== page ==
They’re a large but neglected group of Christians. Some do not have their own denomination. They have no bishops or pastors. Others might be Baptists or Presbyterians or members of a nondenominational fellowship or a mega church. They are sincere evangelical Protestants who are disenchanted with evangelicalism and are searching for a church that is historical, traditional and liturgical.
Usually the first place they stop and shop is the Episcopal Church.
Before long they discover that Episcopalians are too liberal for their liking. Not only does the Episcopal Church ordain women priests and bishops, but it also permits bishops and priests to be “out and proud” homosexual activists.
The evangelical searchers move on. They read. They study. They pray. They explore Eastern Orthodoxy. But that’s not English, and they’re not Greek or Russian, and the culture shock is enormous.
Finally, they turn to the Catholic Church, and that’s a letdown, too. First of all, the same sorts of ethnic problems that turned them away from the Eastern Orthodox turn up among the Catholics. They’re bewildered by Catholic culture. Rosaries, novenas, Fatima, statues and candles, the Infant of Prague — all of it seems foreign. Plus a lot of Catholics seem just as liberal as the Episcopalians.
This is where the new Anglican ordinariate — established by Pope Benedict XVI last fall — may well prove a bridge to Rome not only for Anglo-Catholics but also a wide range of Protestants.
What many Catholics don’t know is that there are many more Protestants who are sympathetic to the call from across the Tiber yet do not register in ecumenical discussions. They are serious, God-fearing Christians. They are distressed by the liberal drift of their denomination. They admire the Pope and the resilient stance of the Catholic Church. They are curious about the doctrinal differences and are ready to discuss them. They are ready to affirm the authority of the Catholic Church.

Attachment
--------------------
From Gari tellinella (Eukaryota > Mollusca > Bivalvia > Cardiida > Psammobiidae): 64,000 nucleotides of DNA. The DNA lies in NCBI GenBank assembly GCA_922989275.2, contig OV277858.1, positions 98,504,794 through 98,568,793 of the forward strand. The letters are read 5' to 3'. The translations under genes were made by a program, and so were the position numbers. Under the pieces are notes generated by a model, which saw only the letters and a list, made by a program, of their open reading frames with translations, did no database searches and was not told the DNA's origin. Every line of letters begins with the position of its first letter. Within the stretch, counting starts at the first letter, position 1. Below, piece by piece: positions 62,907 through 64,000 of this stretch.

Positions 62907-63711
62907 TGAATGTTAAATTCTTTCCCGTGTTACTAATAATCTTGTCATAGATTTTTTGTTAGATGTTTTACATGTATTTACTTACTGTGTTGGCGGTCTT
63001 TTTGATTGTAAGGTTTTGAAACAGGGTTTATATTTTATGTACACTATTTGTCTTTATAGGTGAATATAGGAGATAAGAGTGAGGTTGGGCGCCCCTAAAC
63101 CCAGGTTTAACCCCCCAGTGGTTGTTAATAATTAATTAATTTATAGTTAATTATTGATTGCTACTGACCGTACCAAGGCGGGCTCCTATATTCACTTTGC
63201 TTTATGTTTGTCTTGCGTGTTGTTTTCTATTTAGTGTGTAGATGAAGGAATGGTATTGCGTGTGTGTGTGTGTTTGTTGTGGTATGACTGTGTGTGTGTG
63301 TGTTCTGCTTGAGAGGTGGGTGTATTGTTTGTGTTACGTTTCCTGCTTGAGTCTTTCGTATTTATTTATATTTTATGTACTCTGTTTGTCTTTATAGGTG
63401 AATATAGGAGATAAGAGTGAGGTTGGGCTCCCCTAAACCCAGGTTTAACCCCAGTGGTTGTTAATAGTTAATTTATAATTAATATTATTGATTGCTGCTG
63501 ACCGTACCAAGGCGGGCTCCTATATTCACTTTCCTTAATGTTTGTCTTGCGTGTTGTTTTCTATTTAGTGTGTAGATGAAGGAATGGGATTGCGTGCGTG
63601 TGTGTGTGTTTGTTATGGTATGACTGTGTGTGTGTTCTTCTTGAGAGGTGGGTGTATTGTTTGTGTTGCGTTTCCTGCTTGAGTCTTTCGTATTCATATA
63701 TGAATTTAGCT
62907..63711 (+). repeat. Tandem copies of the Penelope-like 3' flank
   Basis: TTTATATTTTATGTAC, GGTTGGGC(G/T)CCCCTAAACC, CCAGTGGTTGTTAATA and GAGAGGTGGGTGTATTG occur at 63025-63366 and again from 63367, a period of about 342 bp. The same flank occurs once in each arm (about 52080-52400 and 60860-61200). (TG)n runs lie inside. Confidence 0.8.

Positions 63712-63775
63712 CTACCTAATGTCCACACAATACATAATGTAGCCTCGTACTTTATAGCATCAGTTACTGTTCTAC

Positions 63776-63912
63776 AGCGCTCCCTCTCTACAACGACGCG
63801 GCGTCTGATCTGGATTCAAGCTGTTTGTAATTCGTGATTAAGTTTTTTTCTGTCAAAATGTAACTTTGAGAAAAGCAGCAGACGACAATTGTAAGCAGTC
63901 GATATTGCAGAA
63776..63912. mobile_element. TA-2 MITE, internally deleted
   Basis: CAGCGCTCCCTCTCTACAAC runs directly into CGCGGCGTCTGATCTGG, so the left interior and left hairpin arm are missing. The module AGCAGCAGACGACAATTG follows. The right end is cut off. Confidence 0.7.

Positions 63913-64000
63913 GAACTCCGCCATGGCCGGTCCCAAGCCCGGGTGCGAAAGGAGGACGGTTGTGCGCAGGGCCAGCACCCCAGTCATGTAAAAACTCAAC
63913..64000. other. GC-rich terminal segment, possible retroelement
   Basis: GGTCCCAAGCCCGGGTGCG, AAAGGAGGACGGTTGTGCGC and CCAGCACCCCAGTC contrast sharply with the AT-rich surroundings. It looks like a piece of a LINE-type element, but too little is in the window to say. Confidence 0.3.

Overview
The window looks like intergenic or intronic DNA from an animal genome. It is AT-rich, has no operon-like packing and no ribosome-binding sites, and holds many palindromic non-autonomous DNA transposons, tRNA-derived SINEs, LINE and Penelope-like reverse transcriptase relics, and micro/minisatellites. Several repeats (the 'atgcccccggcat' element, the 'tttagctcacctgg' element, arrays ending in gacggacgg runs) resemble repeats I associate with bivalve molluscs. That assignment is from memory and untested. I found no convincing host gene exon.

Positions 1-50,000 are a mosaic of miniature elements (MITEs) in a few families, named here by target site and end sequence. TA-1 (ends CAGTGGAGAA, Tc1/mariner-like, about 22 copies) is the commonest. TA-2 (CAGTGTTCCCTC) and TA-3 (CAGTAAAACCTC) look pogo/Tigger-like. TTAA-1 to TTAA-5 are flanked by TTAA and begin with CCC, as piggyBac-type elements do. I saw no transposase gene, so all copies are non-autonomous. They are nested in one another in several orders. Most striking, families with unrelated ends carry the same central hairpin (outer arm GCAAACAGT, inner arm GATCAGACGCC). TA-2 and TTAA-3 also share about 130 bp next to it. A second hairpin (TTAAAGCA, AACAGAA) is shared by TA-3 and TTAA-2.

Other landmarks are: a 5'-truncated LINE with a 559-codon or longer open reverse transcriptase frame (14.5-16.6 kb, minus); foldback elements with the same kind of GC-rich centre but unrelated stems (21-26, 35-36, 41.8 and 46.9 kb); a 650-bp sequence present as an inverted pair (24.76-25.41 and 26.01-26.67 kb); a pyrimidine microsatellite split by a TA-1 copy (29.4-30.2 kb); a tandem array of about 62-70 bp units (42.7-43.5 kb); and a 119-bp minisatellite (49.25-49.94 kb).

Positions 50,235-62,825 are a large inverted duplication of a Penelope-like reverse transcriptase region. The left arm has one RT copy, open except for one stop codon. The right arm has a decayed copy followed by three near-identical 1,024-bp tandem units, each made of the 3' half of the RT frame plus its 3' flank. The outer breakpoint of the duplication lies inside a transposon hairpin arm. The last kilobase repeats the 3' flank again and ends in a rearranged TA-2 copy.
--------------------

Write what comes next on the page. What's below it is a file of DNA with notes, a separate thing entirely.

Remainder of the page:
These brothers and sisters in Christ are looking for a church where the historic faith is taught, the worship is liturgical and the culture is acceptable. If they could only find a church with decent liturgy, fine music, solid preaching and a link with the Catholic Church, they’d be in church heaven. If the new Anglican ordinariate is set up in the right way and is run by the right people, many more of our separated brethren than we first envisioned will cross the bridge. The Anglican ordinariate has the potential to be not simply a minor concession to a small rump of disgruntled Anglo-Catholics, but a major tool for evangelization and reconciliation.
In Springfield, Mo., for example, there has been a very interesting development. As yet there are no Episcopal or continuing-Anglican congregations interested in the Anglican ordinariate, but a few pioneering Christians are starting their own prayer group. Their intent is to eventually form an Anglican-use parish under the pastoral care of the Anglican ordinariate.
The group is small but diverse. Shane Schaetzel and his wife are former evangelicals. They turned Episcopalian, then converted to the Catholic Church about 10 years ago. After putting up a group page on Facebook, Schaetzel immediately received the support of more than a dozen friends, many of whom live in or near Springfield. The emerging group has drawn much interest. One inquirer is a former Episcopalian who is without a church home at this time. An active Episcopalian couple has also gotten in touch. The rest of the group consists of Catholics who have become disillusioned with the current vernacular celebration of the Mass and are now seeking something more traditionally “Catholic” but simultaneously have no interest in the Latin Mass. Even some Baptists have established contact.
Schaetzel explained to me that the initial intent of the group is prayer. They hope to meet weekly in Springfield. Those within the group who are not currently Catholic will use this time for personal reflection on the prospect of conversion and whether or not that’s the right decision for them. An Anglican-use Catholic priest in Kansas City has graciously offered to drive 160 miles to celebrate Mass, and the Anglican Use Society has offered much help.
In the past, Anglican-use parishes have been created when a group of Episcopalians decide to convert together, usually with an Episcopal priest who guides them and is himself ordained as a priest in the Catholic Church. The Springfield group is showing a new way forward — and not just for those who are interested in the Anglican ordinariate.
The Pope’s new initiative is full of promise. Perhaps one day we’ll look at those who used it to drive a new catechetical mission — and call their brand of success the “Springfield spirit.”
Father Dwight Longenecker, a convert from the Anglican priesthood,
is online at DwightLongenecker.com.